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  (#1 (permalink)) Old
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trichotilliomania - March 1st 2015, 03:02 AM

So I have this impulsive urge to rip out my own hair and I can't control it... It has turned my eyebrows into disasters and just made me want to rip them off entirely. This started with my depression and anxiety but the pills haven't helped for this I also pick at my scalp which causes it to bleed and for the hair to fall out.
Does anyone know how I can manage this better, specifically the eyebrow hair pulling... Thx :3

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Re: trichotilliomania - March 2nd 2015, 08:54 PM

Have you spoken to your therapist about this? Unfortunately, these disorders require different types of therapy than depression and anxiety, usually (to my knowledge) they require CBT, or cognitive behavioral therapy). Your therapist would be able to refer you to specialist who can help you with these disorders. Personally, I do not have experience with trich. I have dermatillomania-like habits (undiagnosed, but I pick my skin). For me, keeping my skin clear is important because it lowers the amount of bumps and such that I am able to pick at. (These tips can help your scalp picking) For you, it's difficult-it's your hair. However, I follow a Youtuber who has made a few videos on tips to lower pulling behaviors. These should not be used to "replace" real therapy, but as ways to cope in the moment.
Head massagers
Creams and products that prevent pulling
Distraction tools
Good luck! As I said, although I do not have trich, I can understand how obnoxious these compulsive disorders can be. You're doing great, just stay strong and I hope you consider seeking professional help!

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Re: trichotilliomania - March 3rd 2015, 11:21 PM

Hey there,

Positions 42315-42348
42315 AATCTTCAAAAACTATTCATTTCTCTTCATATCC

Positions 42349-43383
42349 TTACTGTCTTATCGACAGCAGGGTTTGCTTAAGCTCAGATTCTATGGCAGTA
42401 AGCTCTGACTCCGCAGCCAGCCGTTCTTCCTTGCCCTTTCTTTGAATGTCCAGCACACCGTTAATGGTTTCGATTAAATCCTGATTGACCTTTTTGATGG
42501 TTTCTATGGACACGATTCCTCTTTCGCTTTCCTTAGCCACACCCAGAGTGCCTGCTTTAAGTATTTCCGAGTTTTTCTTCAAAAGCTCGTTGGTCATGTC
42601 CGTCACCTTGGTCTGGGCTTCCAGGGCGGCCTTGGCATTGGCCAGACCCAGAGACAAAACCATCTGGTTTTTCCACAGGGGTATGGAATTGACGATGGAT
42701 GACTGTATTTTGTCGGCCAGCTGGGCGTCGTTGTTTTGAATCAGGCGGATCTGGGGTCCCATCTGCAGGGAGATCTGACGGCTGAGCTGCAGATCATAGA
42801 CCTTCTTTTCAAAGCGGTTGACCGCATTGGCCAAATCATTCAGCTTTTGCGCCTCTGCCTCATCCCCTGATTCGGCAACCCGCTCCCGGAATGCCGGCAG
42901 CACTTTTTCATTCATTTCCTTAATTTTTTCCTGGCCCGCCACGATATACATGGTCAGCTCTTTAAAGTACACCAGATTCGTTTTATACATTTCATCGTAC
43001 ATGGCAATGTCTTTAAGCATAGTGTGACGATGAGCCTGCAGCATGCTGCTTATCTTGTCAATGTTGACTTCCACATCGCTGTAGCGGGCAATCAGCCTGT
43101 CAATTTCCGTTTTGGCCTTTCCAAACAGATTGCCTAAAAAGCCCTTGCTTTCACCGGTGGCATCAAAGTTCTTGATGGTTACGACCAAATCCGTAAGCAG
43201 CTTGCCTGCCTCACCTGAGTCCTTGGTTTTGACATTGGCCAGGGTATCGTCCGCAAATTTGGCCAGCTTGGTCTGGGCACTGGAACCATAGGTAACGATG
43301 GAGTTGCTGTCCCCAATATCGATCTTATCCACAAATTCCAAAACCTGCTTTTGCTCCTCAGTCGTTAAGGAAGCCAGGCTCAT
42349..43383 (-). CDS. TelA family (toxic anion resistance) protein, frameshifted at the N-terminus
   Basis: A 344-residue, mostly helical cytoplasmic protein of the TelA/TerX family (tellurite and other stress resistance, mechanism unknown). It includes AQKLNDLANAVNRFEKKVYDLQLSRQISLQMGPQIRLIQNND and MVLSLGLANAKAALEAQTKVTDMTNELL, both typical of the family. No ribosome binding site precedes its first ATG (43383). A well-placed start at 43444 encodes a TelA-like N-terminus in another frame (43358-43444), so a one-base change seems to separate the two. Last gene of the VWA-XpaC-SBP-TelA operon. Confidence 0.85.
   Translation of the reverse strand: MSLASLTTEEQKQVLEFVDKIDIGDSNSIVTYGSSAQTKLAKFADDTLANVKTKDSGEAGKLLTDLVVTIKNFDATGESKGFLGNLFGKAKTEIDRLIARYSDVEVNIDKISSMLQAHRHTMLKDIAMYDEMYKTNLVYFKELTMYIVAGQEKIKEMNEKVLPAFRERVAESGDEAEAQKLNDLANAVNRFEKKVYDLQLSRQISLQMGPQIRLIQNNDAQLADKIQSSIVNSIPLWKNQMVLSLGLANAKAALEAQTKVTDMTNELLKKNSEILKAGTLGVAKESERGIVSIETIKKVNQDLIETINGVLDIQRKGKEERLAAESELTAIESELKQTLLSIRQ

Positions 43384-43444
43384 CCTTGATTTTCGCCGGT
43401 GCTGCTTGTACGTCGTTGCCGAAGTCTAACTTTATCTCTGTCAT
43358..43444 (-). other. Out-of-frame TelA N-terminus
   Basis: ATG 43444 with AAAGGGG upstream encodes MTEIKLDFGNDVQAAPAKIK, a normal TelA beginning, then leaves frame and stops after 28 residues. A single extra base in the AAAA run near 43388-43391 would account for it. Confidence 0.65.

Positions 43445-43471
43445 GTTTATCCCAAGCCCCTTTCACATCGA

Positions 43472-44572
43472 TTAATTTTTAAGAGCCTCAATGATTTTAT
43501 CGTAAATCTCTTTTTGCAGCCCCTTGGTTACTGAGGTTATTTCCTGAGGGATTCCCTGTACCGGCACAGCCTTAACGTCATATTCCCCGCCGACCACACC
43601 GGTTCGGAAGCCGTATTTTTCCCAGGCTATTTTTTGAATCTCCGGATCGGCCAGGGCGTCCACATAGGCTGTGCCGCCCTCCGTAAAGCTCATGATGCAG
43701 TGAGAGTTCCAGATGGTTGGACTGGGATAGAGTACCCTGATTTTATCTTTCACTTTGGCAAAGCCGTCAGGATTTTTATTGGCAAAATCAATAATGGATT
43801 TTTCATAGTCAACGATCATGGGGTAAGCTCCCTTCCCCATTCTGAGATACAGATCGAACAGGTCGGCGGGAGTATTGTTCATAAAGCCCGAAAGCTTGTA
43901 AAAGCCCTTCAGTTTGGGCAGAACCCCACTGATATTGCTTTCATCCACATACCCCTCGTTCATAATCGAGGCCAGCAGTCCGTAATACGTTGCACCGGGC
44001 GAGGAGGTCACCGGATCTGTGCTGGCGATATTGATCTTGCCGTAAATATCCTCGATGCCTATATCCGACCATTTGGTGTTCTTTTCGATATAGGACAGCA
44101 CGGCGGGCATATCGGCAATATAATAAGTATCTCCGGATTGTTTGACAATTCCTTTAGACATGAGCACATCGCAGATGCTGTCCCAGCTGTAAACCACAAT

Like Tracy, I have skin picking disorder which goes by a few names. It is similar to, but not the same as what you're struggling with. However, something you can try is SH alternatives. Another thing you could do is get a fidgety toy. Something you can fiddle around with to keep your hands busy. This includes stress balls, rubber band/hair tie or anything that you find helpful
Also, dont be discpuraged by the fact that not many people are aware of this issue. I kmow for me, it was really hurtful to learn that my therapist did not see it a problem that i skin pick so she didnt include it in our goals for the treatment plan, despite telling her repeatedly that i struggle with it more than i do with cutting. Well i dont see her anymore, but my point being is that your struggle is real and even if some therapists dont know about it, it does not lessen the validity. that being said, a good counselor would not push what they think your problems are and actually listrn to you. So if youre interested and you can try speaking to a counselor and bringing it up. Thats an option to explore...another would be support groups. That way you are not led by one person, a different experienxe than individual therapy. Anxiety and depression are too really lonesome issues and it helps to know your peers are supportive.